Sixth Circuit lifts mandate stay

John and I have declared the war on Covid over, but President Biden has painted the administration into the proverbial corner. He promised to extirpate the virus and means for us to die trying. In his blandly titled September 9 “action plan” titled Path Out of the Pandemic, Biden directed OSHA to issue a rule requiring private sector employers with 100 or more employees to mandate that employees either get an approved COVID-19 vaccination or produce a negative test on a weekly basis.

Digression: Assuming he can still read a teleprompter when the time comes, I can hear Biden pitching an updated fall detection product in his post-presidential career. I have fallen off the path and I can’t get up! End of digression.

Undertaking adventures in administrative law, Obamacare style, OSHA followed through as directed with an elaborate emergency temporary standard published on November 5. It’s a long, long way to “temporary.” That much I can tell you.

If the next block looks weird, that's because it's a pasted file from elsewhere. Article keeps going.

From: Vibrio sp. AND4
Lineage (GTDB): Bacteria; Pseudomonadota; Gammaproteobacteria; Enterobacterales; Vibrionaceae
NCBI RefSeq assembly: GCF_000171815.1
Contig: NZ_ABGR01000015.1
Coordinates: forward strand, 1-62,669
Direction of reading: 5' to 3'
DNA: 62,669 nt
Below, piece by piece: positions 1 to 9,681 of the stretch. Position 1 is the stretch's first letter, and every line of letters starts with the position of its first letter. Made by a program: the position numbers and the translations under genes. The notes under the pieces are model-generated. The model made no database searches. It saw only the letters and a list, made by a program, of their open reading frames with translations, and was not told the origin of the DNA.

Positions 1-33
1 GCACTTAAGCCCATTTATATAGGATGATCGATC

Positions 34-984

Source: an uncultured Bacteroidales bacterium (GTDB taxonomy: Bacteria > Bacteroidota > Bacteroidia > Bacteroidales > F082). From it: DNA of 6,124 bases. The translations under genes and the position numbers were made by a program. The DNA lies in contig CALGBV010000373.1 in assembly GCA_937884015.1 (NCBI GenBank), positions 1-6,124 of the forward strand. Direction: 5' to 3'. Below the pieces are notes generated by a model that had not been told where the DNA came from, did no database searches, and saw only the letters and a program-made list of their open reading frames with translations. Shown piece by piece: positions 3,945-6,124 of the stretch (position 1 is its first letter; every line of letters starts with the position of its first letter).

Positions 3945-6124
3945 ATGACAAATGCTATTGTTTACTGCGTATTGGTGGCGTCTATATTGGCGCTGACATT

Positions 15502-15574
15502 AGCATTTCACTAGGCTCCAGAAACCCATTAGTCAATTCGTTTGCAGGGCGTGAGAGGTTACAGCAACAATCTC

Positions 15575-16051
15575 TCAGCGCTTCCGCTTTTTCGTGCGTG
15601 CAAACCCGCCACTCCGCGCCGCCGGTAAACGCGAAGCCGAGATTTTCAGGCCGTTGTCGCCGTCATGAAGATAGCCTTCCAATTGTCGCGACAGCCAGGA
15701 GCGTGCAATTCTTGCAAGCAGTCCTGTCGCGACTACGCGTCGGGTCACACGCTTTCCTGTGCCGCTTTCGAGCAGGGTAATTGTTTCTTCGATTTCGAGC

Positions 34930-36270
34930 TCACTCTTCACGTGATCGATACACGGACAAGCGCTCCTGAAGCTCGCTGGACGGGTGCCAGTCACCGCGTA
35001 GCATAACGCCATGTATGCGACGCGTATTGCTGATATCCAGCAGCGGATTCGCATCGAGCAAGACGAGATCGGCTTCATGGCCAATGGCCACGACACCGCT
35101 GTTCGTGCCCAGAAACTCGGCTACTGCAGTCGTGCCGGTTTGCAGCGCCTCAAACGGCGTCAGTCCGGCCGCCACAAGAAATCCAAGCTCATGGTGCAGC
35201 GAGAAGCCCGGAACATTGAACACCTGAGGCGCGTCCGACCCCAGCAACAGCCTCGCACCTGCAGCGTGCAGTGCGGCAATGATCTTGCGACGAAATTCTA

The OSHA rule illustrates one of the points made by Professor Philip Hamburger in his great work of legal scholarship Is Administrative Law Unlawful? Professor Hamburger observes that “administrative law has avoided much rancor because its burdens have been felt mostly by corporations. Increasingly, however, administrative law has extended its reach to individuals. The entire society therefore now has opportunities to feel its hard edge.”

We have followed the litigation that challenged OSHA’s promulgation of the emergency temporary standard. The latest installment is a glorious victory for the Biden administration. Yesterday the Sixth Circuit reinstated the vaccine-or-test mandate for large businesses, lifting the stay that the Fifth Circuit had imposed. The 2-1 Sixth Circuit opinion is posted online here. Suffice it to say that I find Judge Larsen’s dissent at pages 39-57 persuasive.

It’s hard to keep track without a scorecard. In its story on the Sixth Circuit decision, Politico adds that the Biden administration also faced a setback Friday when the 11th Circuit Court of Appeals refused its request to lift an order blocking its vaccine mandate for federal contractors. In its story on the Sixth Circuit decision, CNN adds that the Supreme Court was asked by the Justice Department on Thursday to let the government fully implement a vaccine requirement for health care workers at providers that participate in Medicare or Medicaid: “One appeals court has backed the requirement, but two other appeals courts have doubted the mandate’s legality, leaving it blocked in half the states in the country.”

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